Yuzhno-Sakhalinsk Street Names

In the larger cities such as St. Petersburg, since the collapse of the communism most of the old Soviet street names have been changed to something a little less, erm, communist.

Not so in Yuzhnii.  Here we still have a Karl Marx Street, a Kommunisticheskii Prospekt, a Komsomolskaya Street, a Lenin Street, and a Lenin Square with the bearded twat himself still mounted on his perch.  Not being content with simply a Victory Square complete with war memorial, we also have a Glory Square – complete with war memorial, and five hundred metres from Victory Square.  The latter looks as though it was built in the seventies.  We also have not one, but two streets lined with the war heroes from the Soviet conquest over the Japanese on Sakhalin in 1945 (a non-Russian account of which I would dearly love to read, if for no other reason than to validate what the Russians claim happened in terms of military excellence and casualties on either side).  And to cap it all off we have a park dedicated to Yuri Gagarin who sits triumphantly in his spacesuit, arms aloft, helmet on knee, atop a concrete obelisk at the park entrance, no doubt wondering where it all went wrong as he contemplates the slovenly juveniles in shellsuits drinking vodka at its base.


4 thoughts on “Yuzhno-Sakhalinsk Street Names

  1. I would not deny Gugarin or any other Russian astronaut a park or statue or two. They were incredibly brave(or stupid) to go into space in what were little more than dustbins with rockets attached. Even braver to land them on terra firma.

  2. I’m afraid it’s been a while since I checked your blog; I didn’t realize you were moving. Mr TS worked in Yuhznii for a year 03/04 on rotation while I and Master TS remained in Dubai. Prior to that as a family we lived in Baku for 3 years 96-99. Another desolate outpost at the time. Your comments so far have brought back lots of memories (good ones in hindsight, although maybe not at the time). Power & water cuts were daily events in Baku back then. I remember heating the apt by turning on the gas oven and opening the door as the district heating system had given up even before the end of the Soviet Union. The bath tub was always filled, as well as several assorted buckets, so at least we could wash our hands and flush. When we first arrived not even bottled water was available and we had to distill our own drinking water – literally a 24hr endeavor for a family of 3. Do keep your eye on that wiring. We had several fires in our building while we were there and had to evacuate at 6am one morning when the local police chief’s freezer set our section ablaze. Our neighbours thought we were quite mad for running out in our nightgear. For them it was obviously a regular occurrence, so they stayed put.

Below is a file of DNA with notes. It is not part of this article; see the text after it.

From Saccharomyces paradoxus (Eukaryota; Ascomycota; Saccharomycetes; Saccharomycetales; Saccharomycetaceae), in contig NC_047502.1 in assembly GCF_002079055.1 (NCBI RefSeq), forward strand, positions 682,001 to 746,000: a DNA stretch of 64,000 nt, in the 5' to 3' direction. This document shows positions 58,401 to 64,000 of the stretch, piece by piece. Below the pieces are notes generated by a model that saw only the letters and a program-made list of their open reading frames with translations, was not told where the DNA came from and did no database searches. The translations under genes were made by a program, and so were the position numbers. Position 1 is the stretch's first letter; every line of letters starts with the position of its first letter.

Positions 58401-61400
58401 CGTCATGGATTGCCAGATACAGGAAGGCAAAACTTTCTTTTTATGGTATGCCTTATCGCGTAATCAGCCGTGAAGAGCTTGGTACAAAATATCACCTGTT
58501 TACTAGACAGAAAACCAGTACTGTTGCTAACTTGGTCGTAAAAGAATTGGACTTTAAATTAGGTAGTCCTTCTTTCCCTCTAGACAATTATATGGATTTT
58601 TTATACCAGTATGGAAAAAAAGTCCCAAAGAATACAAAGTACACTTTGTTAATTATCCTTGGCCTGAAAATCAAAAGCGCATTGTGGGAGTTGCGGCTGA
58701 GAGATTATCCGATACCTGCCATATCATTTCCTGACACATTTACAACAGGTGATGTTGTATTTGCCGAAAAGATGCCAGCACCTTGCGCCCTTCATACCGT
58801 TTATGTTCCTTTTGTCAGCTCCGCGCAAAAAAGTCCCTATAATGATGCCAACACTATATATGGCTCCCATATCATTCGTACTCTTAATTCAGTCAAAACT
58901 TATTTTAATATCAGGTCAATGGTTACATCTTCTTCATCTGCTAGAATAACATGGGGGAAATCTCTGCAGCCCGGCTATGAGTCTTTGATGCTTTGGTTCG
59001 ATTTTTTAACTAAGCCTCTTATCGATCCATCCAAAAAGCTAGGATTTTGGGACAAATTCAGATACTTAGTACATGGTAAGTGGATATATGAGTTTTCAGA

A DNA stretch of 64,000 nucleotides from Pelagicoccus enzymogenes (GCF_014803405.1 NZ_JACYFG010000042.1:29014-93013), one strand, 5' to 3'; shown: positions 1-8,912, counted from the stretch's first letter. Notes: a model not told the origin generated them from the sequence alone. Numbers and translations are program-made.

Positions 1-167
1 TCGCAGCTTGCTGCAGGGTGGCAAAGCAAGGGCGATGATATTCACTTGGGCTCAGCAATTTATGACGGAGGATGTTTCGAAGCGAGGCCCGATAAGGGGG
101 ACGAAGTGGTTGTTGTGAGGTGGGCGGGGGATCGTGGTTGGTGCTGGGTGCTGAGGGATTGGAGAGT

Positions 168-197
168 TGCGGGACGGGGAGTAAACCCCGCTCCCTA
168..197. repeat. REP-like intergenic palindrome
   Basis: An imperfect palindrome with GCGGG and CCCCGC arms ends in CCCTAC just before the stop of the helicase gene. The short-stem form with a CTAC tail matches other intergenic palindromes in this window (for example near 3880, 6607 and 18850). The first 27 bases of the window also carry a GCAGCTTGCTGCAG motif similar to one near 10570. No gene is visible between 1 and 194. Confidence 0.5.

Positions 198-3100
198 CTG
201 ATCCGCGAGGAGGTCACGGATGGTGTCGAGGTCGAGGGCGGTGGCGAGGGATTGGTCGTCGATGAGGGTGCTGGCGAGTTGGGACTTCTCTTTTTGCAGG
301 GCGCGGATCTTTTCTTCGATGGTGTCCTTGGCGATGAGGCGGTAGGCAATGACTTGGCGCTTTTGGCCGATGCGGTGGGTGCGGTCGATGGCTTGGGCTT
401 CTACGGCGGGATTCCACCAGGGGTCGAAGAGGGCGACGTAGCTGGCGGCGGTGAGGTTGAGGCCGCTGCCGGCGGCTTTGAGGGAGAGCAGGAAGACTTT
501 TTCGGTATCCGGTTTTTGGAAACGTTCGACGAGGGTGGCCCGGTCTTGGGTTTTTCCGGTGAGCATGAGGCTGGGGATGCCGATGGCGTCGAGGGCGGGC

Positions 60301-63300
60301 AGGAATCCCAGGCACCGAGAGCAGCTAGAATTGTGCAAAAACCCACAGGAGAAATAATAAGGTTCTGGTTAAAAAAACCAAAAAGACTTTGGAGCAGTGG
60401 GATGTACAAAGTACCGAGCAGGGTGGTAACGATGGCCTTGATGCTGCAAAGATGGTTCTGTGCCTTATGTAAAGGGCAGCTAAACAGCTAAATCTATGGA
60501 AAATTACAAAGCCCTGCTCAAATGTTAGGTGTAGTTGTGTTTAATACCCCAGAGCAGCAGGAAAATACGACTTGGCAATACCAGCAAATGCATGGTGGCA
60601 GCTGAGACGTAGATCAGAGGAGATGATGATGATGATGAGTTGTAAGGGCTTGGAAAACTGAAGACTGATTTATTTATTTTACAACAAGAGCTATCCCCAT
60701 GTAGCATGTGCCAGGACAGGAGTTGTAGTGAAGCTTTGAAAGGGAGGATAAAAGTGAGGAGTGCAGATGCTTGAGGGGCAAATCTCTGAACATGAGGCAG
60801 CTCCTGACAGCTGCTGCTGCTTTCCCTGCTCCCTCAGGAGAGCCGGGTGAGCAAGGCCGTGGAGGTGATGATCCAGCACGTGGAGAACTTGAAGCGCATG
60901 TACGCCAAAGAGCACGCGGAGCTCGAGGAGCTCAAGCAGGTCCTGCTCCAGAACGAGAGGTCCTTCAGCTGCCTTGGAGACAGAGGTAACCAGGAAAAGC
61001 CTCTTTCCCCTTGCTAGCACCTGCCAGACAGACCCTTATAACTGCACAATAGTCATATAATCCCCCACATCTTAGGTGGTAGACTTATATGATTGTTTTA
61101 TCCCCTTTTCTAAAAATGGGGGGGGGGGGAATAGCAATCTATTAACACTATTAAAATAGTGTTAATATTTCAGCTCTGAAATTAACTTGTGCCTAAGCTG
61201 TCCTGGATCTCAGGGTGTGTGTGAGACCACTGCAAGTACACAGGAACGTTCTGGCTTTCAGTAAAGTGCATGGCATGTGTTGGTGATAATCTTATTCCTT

Anyhow, stay safe and warm. Mr TS says that once the heating gets turned on you will have to start opening windows as it will be like a sauna, but to watch out for the snow, which will be dumped on you a metre or more at a time soon enough. If you think the roads are bad now, wait until they are covered in several inches of ice as well!

    I must admit there’s something delightfully nutty about the FSU. Russians have a very black sense of humour, very like the British. I hope we make our way back there again before this expat thing is over.

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